MEXICO CITY — One of Mexico's top mafia chiefs, Emilio Quintero Payan, was shot to death by police in a suburban shopping center on the outskirts of Mexico City, U.S. and Mexican officials confirmed Monday.
Quintero Payan, who allegedly ran heroin, cocaine and marijuana smuggling operations from his home state of Sinaloa, was killed Thursday, a day after the former attorney general of Sinaloa was gunned down in a Mexico City park.
Officials are still investigating what seem to be links between the two cases. As state attorney general until December, Rodolfo Alvarez Farber "was actively working Quintero Payan," said a U.S. official who follows drug trafficking in Mexico. "He was very active in attacking trafficking in the state. He put a lot of pressure on Emilio and his operations."
Two suspects, including a federal police officer, have been arrested in connection with the Alvarez Farber killing. At least one of the suspects was staying at the same hotel on the northern edge of Mexico City where Quintero Payan was staying, according to Mexico City Atty. Gen. Diego Valades.
Mexico state police said Quintero Payan was killed in a shootout after officers stopped his car for a traffic violation. But a source who asked not to be identified said the trafficker was shot twice in the head "at close range."
Such high-profile drug killings have not been as common in Mexico as they are in Colombia. But Alvarez Farber was a highly respected combatant against drug trafficking and Quintero Payan is the second major trafficker shot to death in public in less than three weeks.
On April 12, the leader of the Ciudad Juarez drug cartel, Rafael Aguilar Guajardo, was gunned down in the Caribbean resort of Cancun, where he was vacationing with his family. A U.S. tourist also was killed in that attack.
One of the alleged gunmen detained in that case carried Morelos state police credentials and is said to have worked for competing traffickers.
Quintero Payan, 42, was the uncle of Rafael Caro Quintero, jailed for the 1985 killing of U.S. Drug Enforcement Administration agent Enrique S. Camarena. U.S. and Mexican officials considered him one of Mexico's biggest and most dangerous traffickers.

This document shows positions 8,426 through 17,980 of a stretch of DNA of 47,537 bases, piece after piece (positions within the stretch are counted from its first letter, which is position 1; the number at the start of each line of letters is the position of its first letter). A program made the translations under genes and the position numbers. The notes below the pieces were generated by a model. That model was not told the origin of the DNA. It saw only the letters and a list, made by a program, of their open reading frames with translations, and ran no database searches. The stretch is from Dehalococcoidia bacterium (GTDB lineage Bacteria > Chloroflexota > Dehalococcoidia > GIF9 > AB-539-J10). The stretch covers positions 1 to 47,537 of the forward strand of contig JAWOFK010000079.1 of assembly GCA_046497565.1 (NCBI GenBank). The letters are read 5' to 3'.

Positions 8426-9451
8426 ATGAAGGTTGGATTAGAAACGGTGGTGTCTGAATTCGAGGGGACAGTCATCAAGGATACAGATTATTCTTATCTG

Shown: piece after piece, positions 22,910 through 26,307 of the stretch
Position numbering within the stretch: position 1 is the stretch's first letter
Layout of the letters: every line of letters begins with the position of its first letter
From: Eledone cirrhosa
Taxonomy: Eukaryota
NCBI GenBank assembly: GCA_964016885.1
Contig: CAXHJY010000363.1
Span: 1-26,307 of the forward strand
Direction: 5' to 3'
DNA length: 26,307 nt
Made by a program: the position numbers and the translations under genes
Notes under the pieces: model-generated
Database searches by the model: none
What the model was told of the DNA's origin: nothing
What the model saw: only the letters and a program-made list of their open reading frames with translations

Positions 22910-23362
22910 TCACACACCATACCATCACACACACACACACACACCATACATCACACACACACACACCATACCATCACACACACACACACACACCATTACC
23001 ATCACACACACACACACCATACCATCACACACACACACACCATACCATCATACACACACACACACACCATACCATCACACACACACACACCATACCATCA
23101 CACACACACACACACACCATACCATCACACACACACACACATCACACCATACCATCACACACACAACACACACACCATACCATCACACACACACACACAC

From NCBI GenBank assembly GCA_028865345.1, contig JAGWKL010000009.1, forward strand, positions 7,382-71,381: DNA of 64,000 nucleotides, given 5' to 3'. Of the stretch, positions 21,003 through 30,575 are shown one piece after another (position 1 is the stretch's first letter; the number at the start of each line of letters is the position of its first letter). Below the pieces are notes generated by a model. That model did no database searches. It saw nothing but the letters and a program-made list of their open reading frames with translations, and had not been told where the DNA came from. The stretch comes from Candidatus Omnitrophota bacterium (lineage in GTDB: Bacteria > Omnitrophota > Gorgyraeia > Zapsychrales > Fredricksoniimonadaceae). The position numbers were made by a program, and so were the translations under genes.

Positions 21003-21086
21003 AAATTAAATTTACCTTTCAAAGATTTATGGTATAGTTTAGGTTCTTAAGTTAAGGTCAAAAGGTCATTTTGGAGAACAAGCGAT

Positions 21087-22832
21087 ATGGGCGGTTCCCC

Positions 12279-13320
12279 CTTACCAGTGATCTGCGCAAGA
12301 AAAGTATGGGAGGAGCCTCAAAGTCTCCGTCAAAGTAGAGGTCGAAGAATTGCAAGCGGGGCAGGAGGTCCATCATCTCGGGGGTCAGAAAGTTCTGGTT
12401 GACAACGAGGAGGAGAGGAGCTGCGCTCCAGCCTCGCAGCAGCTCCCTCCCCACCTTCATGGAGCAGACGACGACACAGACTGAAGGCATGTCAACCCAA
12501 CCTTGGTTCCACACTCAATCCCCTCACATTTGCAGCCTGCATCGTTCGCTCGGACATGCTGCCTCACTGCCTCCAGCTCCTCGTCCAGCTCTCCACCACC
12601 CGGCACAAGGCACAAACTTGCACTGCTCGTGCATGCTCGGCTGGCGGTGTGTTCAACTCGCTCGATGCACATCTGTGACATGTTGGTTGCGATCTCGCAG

"This is a big deal. He was one of our major traffickers," said the U.S. official, who asked not to be identified. "He was a murderer. He killed and enjoyed killing."
Quintero Payan reportedly was carrying federal judicial police credentials when he was killed. His associates have told officials that he enjoyed the protection of an active-duty federal police commander under Atty. Gen. Jorge Carpizo MacGregor, according to a police source.
Carpizo's office refused any comment on the case.
The death of two major traffickers could open the way for a territorial battle among other Mexican mafia leaders. Among those who are well situated to take over the business are Juan Garcia Abrego, operating out of Tamaulipas; Amado Carrillo Fuentes, operating in the central U.S.-Mexico border area, and Joaquin (El Chapo) Guzman and Hector (El Guero) Palma in western Mexico.
Marijuana and heroin poppies are grown in Mexico, and the country is used to transship cocaine from South America to the United States. An estimated 70% of the cocaine consumed in the United States comes through Mexico.
In the last month, police have seized three cocaine shipments totaling about 15 tons. Quintero Payan is believed to have moved parts of two of those shipments.
According to Mexico state police, Quintero Payan was riding in a Chevrolet with several associates when the car was stopped by two officers in the suburban Satelite neighborhood Thursday afternoon. Police said Quintero Payan's associates came out shooting, that he was killed and two others were wounded and taken into custody.
Two other suspects reportedly escaped.